Blog » Hidden pension fees: An introduction

Hidden pension fees: An introduction

November 13, 2023
The details provided in this article are for general information only and are in no way deemed to be financial advice. All of the material is correct as of the publication date, but could be out-of-date by the time you read the article.

Navigating the world of pensions without a professional guide can be daunting. When trying to determine the right scheme for your retirement needs, it is important to know all of your options. While exploring these options you need to keep potential hidden fees in mind. Costs deducted throughout the life of your investment can play an enormous part in your final retirement pot.

This guide will explain what hidden pension fees are and how they may be impacting your pension.

Being aware of these fees before you begin paying into a new pension can help to make sure you have chosen the best pension option for you and to minimise unnecessary expenses.

What are hidden pension fees?

In many cases, pensions come with associated fees and charges. These charges are sometimes hidden in the small print or footnotes of your contract. For that reason, you may be paying fees that you are unaware of which could be reducing the size of your pension pot.

These fees differ depending on the pension provider and scheme you have; it is important to be aware of them because, in most cases, no matter how your pension investments are performing, you will still be expected to pay the associated fees.

They tend to be numerous, diverse, and may only come into play in specific situations (i.e., exit costs). Some of these fees include policy fees, administration fees, annual management fees, etc.

Keeping within the rules

Over the last decade or so, the government has tightened rules regarding pension fees. While this is good news for many with newer pensions, it is likely that the older your pension fund, the higher your fees are likely to be. For instance, in 2015 the government set a cap on the annual amount that can be charged on default arrangements within defined contribution pension schemes used for auto-enrolment. This is capped at 0.75%. However, this rule only applies to pensions started after 2015. Older schemes could be hit by a much higher percentage.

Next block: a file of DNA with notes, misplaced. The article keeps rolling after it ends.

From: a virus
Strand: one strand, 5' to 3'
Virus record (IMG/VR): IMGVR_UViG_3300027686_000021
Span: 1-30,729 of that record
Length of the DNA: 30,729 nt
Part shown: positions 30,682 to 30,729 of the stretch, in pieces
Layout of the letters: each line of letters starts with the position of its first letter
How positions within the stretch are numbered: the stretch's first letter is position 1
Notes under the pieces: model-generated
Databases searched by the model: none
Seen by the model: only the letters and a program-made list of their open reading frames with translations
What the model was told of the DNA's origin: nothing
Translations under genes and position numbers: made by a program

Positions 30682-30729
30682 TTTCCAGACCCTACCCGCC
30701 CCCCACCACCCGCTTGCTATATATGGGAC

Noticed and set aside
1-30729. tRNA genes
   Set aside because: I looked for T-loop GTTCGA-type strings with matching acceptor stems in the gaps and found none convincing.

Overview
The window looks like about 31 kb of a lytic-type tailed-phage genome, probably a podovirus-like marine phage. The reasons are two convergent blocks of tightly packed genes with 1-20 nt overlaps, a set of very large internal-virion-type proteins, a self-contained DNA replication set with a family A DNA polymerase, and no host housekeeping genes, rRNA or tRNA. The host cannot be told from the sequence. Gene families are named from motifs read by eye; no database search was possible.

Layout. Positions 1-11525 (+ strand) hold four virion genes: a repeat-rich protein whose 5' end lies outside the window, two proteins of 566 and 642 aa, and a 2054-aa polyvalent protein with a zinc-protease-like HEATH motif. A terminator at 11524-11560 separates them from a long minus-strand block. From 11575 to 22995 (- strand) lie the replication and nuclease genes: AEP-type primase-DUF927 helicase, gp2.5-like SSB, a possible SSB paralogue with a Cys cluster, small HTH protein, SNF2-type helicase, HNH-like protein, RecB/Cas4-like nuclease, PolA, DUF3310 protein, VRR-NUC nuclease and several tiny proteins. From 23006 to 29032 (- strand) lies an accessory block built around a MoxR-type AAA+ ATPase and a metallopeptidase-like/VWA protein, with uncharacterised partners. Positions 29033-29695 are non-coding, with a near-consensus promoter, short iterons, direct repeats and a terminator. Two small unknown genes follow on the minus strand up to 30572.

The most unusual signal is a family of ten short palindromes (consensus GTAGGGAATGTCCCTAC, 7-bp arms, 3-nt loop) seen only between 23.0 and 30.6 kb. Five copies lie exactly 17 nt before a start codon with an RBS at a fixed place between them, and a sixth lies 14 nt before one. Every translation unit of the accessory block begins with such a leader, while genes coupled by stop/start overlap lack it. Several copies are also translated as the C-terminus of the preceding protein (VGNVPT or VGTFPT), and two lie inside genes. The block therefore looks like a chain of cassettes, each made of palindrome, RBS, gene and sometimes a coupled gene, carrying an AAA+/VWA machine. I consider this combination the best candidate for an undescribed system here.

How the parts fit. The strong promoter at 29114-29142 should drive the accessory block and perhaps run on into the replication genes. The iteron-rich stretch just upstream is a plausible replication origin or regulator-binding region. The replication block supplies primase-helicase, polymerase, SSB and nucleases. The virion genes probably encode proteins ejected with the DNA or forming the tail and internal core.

If it seems difficult deciphering the small print, you can approach the provider themselves or seek the guidance of a regulated financial adviser. There are a lot of different types of fees, not all will apply to your pension. For this reason, it can be difficult to track which is important for you to know. To make this easier, we have categorised the different types of fees below.

What are the most common pension fees?

All pension schemes are different, but typically, you will see three fundamental fees:

(1) An annual management fee: this is the fee paid to the pension provider in exchange for the management, maintenance, and administration of your pension. It also includes the fee for investing your contributions in the marketplace. This is paid annually as either a stated amount or a percentage of your overall fund. Policy fees are usually included in your annual management fee, but some older pensions might be charged a policy fee separately.

(2) A platform fee: the cost of investing your money in the marketplace. It is separate from the annual management fee as different investment platforms will attract specific costs.

(3) A fund fee: this fee pays the money managers who manage your investment funds.

Other charges

Other charges to look out for:

  1. Inactivity fees: this is paid to a provider if you stop contributing to your pension. To avoid inactivity fees, you should check with old pensions you may have, for example from previous jobs. Consulting with a regulated financial adviser can offer advice on what to do if you are being charged inactivity fees, such as transferring your pension funds to your current provider.